Imaginative play and exploration blossom in the natural world of Camden Children's Garden, where families encounter 20 gardens, educational exhibits, and rides. Inside the 4-acre horticultural playground, visitors walk among an imagined version of Ben Franklin's workshop and spot monarchs and black swallows inside the tropical environment of the butterfly house. Outside, an apatosaurus looms over the dinosaur garden, watching as mini archeologists uncover dino bones and the broken lamp he hid from his mother 80 million years ago.
Visitors to Elfreth's Alley Museum walk the same floors that two dressmakers once did in the 1790s. Today, the museum space’s restored rooms fill two of Elfreth's Alley's 32 historic homes; many of the others are still occupied by families. Staffers relate these houses' history from their construction in 1755 to the roles they’ve since played in a locale known for its connection to the arts and industry. During regular tours, guides share insight into why alleys and side streets were built, how middle-class people lived and worked in the 18th century, and why alleys were never known as roadlets. Visitors can take in exhibits including Fashioning Philadelphia, which recounts the lives of the area’s dressmakers, shoemakers, and tailors through the centuries, and The Irish and Elfreth's Alley in 1900, which tells the story of immigrant family life during the 19th and 20th centuries.
Embracing freedom, respect, democracy, and civic responsibility, the National Liberty Museum dazzles independence enthusiasts and history buffs alike with its myriad exhibits bursting with tangible artifacts and educational opportunities. Tote along your familial unit or an amiable stranger and take in the plethora of galleries highlighting conflict resolution, global and local heroes, immigration, and the contributions of inspiring individuals to the nonviolence movement. Poignant sculptures and glass art displays are sprinkled throughout the space and include Maurice Gareau's multihued stained glass rendering of the Statue of Liberty, which was inspired by Lady Liberty's love of freedom and her unimaginably tenacious right deltoid muscles. Your Groupon also gets you 25% off (except for Chihuly glass art) in the museum store, where you can bask in merchandise ranging from posters and jewelry to CDs of the Founding Fathers' fledgling polka/rap-fusion band.
The National Museum of American Jewish History's core exhibition traces more than 350 years of Jewish people in America, documenting their triumphs and struggles since first settling in 1654. Spread across 25,000 square feet on three-and-a-half floors, the exhibition's historical objects and lifelike environments cover subjects such as the late 19th-century Jewish immigration and the experience of American Jews during World War II. As the exhibit moves into the present day, visitors can share their own stories and opinions in two of the museum's interactive stations: It's Your Story and the Contemporary Issues Forum. After sharing their own journey, guests can explore the Only in America Gallery/Hall of Fame, where multimedia displays and original artifacts highlight the lives of prominent Jewish Americans, including Irving Berlin and Estée Lauder.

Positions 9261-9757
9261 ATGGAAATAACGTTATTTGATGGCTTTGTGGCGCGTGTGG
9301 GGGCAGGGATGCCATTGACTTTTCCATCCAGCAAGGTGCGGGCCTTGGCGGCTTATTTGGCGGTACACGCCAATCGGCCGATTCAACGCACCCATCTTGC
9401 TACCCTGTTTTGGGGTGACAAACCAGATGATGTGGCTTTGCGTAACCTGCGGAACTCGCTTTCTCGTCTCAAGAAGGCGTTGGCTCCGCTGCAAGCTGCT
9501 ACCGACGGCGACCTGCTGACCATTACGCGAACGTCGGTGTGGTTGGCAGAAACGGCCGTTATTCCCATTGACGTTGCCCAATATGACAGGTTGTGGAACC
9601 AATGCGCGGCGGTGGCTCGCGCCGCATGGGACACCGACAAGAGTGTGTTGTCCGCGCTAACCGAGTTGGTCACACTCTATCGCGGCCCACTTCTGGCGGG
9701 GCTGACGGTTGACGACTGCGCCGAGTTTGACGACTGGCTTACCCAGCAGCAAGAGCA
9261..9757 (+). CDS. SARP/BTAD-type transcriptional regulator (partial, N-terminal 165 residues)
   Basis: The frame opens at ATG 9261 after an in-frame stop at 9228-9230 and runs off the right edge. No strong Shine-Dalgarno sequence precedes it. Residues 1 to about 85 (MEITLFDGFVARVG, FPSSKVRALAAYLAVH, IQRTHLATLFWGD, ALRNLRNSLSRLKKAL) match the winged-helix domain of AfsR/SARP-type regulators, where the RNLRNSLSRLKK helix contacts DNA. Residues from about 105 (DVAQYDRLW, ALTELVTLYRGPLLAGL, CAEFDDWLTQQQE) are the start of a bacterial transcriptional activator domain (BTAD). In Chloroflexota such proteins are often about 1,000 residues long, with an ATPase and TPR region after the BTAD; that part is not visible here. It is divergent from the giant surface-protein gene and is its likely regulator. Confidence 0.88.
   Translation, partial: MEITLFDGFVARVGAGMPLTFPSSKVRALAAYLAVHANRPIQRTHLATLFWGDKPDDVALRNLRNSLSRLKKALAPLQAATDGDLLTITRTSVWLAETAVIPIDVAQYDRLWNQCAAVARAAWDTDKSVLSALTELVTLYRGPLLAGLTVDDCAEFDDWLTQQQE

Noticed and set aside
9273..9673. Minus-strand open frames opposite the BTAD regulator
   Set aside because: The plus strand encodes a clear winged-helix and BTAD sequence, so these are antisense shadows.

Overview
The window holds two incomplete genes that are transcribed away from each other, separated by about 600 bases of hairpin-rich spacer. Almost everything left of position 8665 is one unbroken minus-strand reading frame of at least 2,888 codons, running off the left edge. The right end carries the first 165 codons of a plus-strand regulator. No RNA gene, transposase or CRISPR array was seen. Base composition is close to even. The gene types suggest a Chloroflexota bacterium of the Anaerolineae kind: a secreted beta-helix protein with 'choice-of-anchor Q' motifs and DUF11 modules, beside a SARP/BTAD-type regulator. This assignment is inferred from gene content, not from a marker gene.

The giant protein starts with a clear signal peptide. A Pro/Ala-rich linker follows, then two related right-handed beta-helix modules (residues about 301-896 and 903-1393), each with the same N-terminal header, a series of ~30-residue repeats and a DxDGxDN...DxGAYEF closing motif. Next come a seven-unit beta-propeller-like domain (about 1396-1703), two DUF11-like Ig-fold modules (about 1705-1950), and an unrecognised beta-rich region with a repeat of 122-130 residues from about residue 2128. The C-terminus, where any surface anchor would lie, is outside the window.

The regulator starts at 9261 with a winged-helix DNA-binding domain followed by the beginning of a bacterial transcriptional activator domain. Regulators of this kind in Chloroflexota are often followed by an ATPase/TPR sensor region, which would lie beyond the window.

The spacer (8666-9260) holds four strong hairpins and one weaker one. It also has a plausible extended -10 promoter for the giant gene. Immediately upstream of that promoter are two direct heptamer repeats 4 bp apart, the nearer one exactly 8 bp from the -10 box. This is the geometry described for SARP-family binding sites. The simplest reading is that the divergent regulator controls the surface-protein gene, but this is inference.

Cups of Old City Coffee, baked goods from LeBus, and vegetarian and dairy cuisine from Di Bruno Bros. reenergize museum-goers at the Pomegranates Café; kosher fare is also available. Additional museum programming includes educational opportunities for adults and kids, as well as live events such as lectures, discussions, and concerts.
Steps from Independence Hall and the Liberty Bell, the National Constitution Center introduces audiences to the history and themes of the Constitution through interactive presentations and displays, which include a live multimedia show and taking the presidential oath of office.
Since its founding in 1976, the African American Museum in Philadelphia has worked to preserve and honor African Americans' heritage through exhibitions, collections, and cultural programs. Four galleries contain exhibits delving into themes including the African diaspora, African American life in Philadelphia, and contemporary African American narratives. The core exhibition, Audacious Freedom: African Americans in Philadelphia 1776–1876, showcases a timeline detailing how African Americans lived in that era, and brings key historical figures to life through 10 life-size video projections. Visitors can interact with each of the projections, listening to their stories and requesting further topics of discussion, such as the Internet's role in their lives. Another gallery focuses on African American life post-emancipation leading up to the modern day. In addition to engaging exhibitions, the museum also boasts an extensive collection of historical artifacts, including Negro league baseball memorabilia, records, musical instruments, photographs, and the time machine that was used to retrieve each item.
Born out of the three core principles of public engagement, collaboration, and design excellence, the Philadelphia Center for Architecture stays true to its founding vision by connecting professionals and community leaders through activities ranging from exhibits and competitions to charitable functions and workshops. The center also reels in a wider audience with public walking tours scheduled in conjunction with the Preservation Alliance of Greater Philadelphia, revealing the secrets of some of the city’s most notable buildings with the help of trained guides. As a chapter of AIA Philadelphia, the center also hosts public forums between architects and community members, promoting dialogue about the importance of sustainable neighborhoods and the need for public spaces dedicated entirely to sack races.